If you are one of the many Australians that suffers with neck pain, you will be pleased to know that our proven [site_discipline]? approach may offer the solution you have been searching for.
One out of ten of us will have neck pain at some time in our life. In most cases it is not due to a serious disease or neck problem and often the exact cause for the pain is not clear. Most are probably due to minor sprains or bad posture. This comes as no surprise when we consider the activities of modern life such as sitting in front of a computer, watching prolonged periods of television and an increasing incidence of poor posture – particularly forward head posture.
Problems within the neck can also cause headache, shoulder pain, TMJ or jaw pain, pins and needles in the hands, carpal tunnel syndrome and upper back pain.
We encourage you to contact us for a thorough assessment with one of our [site_profession]?s if you regularly experience any of the following,:
- In the am you may wake up with a sore neck
- Reversing the car and turning your head, your neck may feel stiff
- When you turn your head you may hear a clicking sound
- Neck muscles may ache constantly
- A sensation of pins and needles in your fingers and hands
With more moving parts than any other machine, it’s not surprising your body occasionally cries out in pain or refuses to do what you tell it to do. After all, there are hundreds of different muscles and joints that can go wrong. Fortunately, there’s an effective way to treat many of the problems you can experience –[site_discipline]?.
Causes of neck pain
One survey done has found that, of adults aged 45-75 years, about 1 in 4 women and about 1 in 5 men had current neck pain. Types and causes of neck pain include:
By far the most common cause of neck pain relates to the effects of poor posture. In order to understand the impact of poor posture, we must first consider why spinal alignment within the neck is so important.
Coupled with the stresses and demands of modern life, it is no surprise why neck pain is so common. Your head weighs about 5 kgs and in normal alignment it is very carefully balanced on top of your seven neck bones (vertebrae).
- Your muscles work very hard to maintain this postion and easily withstand short periods of variation.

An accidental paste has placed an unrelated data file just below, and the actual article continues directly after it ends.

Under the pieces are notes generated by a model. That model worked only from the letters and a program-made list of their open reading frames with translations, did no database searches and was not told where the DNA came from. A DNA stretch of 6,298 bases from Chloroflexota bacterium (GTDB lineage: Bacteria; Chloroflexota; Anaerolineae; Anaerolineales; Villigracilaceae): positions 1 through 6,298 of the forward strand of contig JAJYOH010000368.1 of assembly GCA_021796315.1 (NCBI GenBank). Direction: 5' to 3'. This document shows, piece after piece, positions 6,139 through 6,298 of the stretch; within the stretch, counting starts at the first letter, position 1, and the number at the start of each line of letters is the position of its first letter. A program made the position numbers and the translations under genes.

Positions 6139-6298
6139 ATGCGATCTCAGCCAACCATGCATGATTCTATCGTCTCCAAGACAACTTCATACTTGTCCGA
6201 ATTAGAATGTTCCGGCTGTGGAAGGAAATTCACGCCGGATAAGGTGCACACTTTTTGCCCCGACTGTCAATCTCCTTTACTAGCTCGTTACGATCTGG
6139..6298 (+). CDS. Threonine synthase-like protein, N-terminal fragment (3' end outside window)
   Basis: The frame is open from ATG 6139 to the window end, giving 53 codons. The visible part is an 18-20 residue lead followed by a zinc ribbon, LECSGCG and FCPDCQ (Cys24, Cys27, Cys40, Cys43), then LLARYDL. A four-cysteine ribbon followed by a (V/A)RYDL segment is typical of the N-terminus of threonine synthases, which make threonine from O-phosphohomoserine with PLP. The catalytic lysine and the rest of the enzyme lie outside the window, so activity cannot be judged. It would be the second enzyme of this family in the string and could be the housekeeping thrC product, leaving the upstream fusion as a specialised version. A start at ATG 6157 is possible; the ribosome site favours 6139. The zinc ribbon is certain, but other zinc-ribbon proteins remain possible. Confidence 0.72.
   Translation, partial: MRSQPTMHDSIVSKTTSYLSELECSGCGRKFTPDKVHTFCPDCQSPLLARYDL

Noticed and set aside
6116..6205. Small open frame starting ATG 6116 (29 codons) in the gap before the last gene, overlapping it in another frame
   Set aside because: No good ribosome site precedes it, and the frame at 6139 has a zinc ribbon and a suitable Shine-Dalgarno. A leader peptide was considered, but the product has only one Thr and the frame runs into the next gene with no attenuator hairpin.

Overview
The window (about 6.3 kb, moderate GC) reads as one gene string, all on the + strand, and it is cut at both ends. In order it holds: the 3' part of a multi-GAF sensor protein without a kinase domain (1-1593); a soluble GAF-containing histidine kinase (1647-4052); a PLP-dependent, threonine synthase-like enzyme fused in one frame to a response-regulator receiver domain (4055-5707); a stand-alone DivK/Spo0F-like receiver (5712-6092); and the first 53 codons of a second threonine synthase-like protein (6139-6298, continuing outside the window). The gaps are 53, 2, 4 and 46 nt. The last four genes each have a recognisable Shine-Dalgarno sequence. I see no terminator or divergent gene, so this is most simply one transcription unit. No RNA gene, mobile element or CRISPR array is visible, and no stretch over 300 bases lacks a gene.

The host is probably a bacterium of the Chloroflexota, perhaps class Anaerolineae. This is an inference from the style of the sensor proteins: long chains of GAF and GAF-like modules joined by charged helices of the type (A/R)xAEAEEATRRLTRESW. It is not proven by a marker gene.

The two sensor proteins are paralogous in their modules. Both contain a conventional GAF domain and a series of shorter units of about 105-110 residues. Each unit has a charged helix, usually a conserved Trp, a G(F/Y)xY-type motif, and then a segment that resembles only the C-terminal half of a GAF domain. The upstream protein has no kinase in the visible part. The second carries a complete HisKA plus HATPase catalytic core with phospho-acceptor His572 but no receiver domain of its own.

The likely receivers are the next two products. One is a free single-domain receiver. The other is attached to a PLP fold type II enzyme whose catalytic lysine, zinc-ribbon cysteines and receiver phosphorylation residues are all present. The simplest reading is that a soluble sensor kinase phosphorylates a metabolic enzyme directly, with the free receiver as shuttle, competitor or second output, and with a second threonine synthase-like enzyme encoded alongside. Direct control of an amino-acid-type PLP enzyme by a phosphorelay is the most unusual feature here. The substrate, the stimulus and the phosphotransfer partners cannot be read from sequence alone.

- Problems arise when we assume awkward positions for prolonged periods, the fine balance is disturbed and the nerves, muscles, joints, ligaments and discs of your neck become strained and irritated.
- The tension in your neck and shoulder muscles doubles for every 2-3 cm’s that your head is forward! Over time, the neck strain and pressure accumulates to a point where it becomes chronic and even the smallest changes in posture cause significant effects.
- Sporting Injuries.
Because neck pain could be an indicator of various illnesses, the physio will ask all the special questions such as general health, past medical history, weight loss, bladder and bowel control, quality of appetite and sleep and medication usage.
Treatment for Neck Pain
Before any action is taken, the [site_profession]? will assess your neck pain, diagnose the problem and help you understand what’s wrong. They will work with you to develop an effective treatment plan that takes into account your lifestyle, leisure activities and general health. Thankfully, [site_discipline]? offers a very effective treatment for neck pain. Typically, your [site_profession]? will recommend the following:
- postural advice and how to avoid further strain, good posture may help. Check that your sitting position at work or at the computer is not poor. (That is, not with your head flexed forward with a stooped back.) Sit upright.
- a series of spinal mobilisations to restore proper movement to the neck vertebrae
- massage to tight neck muscles
- neck exercises to encourage improved movement
- neck strengthening exercises
- keep active
- heat/ice therapy to help manage your neck pain
- recommend a contoured firm supporting pillow seems to help some people when sleeping.
- advice on how you can help yourself. for example, you may be shown exercises that you can do between treatment sessions
For further information, or to consult with one of our skilled [site_profession]?s you can use the Contact Us or Appointment Request buttons at the top or bottom of this page, call our [site_location]? practice on [site_phone]?, or visit [site_title]?‘s state of the art [site_discipline]? clinic at [site_address_line]? in [site_location]?.